The characters hardly ever stay down. And it isn’t others who bring them back up, ultimately. It’s themselves. They aren’t letting their abuse define them.
Martin’s characters discover a fire within them. How dare someone use them in that way? How dare someone think they have that kind of power over them? And I don’t think people realize how important that is for people who have been victims of abuse to see. People who have experienced rape and other abuse so often see those crimes depicted in the media, but more often than not, the characters are known as “the rape victim.” Their identity is meshed with that of being a victim. They are seen as being someone who needs to be protected. “Oh, she was raped.” “Ooohhh,” the other characters say, as if that explains everything about a person. And it is easy for a victim to fall into that mindset. “I am a victim. I am what that other person made me into.”
Game of Thrones can be hard to watch at times. It’s trigger central, and it’s not for every one (what is?). But I think the lessons it teaches are valuable. Rape/abuse victims are NOT what another person made them. That’s what the abusers want, that is where they get their power, but the story doesn’t have to go that way. And Game of Thrones shows that very well. It shows that victims of the most horrid abuse can pick themselves up and use what life has dealt them to become powerful in their own right, more powerful than many of the men in high places.
It’s not just victims of abuse that need to see this, either. Society as a whole could do with the lesson that abuse and rape do not make the perpetrator powerful. They only prove how weak they are, that they have to seek the false feeling of control rather than the true thing. Having been abused does not make a person weak. It’s something that happens to them, an experience in their life, and they have the power to say, “You know, this happened to me, but this is not who I AM.” It doesn’t define them. And society should see that aspect of things. Though bad things happen to people along their way through life, the characters in Game of Thrones still press on. To fight. To become great. To take command. To survive. And in some cases, to rule.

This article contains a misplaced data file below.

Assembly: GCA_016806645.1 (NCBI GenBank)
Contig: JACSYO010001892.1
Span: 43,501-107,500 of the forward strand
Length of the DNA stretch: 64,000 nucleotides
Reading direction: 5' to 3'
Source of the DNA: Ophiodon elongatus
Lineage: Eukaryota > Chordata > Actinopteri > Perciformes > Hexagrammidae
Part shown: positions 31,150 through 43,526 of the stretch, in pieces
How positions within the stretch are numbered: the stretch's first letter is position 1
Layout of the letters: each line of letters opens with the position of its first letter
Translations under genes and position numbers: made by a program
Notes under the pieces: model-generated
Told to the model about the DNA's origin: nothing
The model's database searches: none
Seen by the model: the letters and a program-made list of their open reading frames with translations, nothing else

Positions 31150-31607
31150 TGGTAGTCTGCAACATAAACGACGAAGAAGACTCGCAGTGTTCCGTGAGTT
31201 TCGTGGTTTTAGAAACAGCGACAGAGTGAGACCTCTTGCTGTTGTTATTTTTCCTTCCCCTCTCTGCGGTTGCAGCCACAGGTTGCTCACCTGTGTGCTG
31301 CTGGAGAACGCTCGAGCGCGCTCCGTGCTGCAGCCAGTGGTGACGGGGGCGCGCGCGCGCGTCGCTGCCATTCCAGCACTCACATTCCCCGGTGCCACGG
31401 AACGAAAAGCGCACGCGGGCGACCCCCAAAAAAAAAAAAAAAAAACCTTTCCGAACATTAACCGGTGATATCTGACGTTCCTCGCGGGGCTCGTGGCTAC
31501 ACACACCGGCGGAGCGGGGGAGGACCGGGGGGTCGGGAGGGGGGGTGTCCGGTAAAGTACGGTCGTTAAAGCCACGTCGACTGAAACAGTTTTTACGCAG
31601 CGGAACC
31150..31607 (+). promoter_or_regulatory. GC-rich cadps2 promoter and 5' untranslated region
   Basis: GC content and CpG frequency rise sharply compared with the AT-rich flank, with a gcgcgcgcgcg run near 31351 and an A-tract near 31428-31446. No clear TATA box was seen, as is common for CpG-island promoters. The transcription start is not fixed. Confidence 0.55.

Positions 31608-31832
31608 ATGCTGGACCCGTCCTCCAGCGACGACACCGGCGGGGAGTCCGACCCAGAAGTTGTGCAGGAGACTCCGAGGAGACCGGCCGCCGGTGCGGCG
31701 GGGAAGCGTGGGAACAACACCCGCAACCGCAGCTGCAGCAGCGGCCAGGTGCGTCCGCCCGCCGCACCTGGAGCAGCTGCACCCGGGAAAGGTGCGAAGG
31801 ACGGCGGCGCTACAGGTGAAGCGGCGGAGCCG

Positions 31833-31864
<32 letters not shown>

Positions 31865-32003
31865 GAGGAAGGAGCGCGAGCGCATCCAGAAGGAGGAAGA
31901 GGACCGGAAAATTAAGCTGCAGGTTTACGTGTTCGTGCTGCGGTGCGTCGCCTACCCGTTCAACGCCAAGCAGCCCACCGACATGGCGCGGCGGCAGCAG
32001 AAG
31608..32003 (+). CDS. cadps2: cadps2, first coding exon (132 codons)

Just like people in this world.
Melanie R. Meadors is the author of fantasy and science fiction stories where heroes don’t always carry swords and knights in shining armor often lose to nerds who study their weaknesses. She’s been known to befriend wandering garden gnomes, do battle with metal-eating squirrels, and has been called a superhero on more than one occasion. Her work has been published in several magazines, and she was a finalist in the 2014 Jim Baen Memorial Science Fiction Contest. Melanie is also a freelance author publicist and publicity/marketing coordinator for both Ragnarok Publications and Mechanical Muse, an independent gaming company. She blogs regularly for GeekMom and The Once and Future Podcast. Her short story “A Whole-Hearted Halfling” is in the anthology Champions of Aetaltis, available now on Amazon. Follow Melanie on Facebook and on Twitter as @MelanieRMeadors.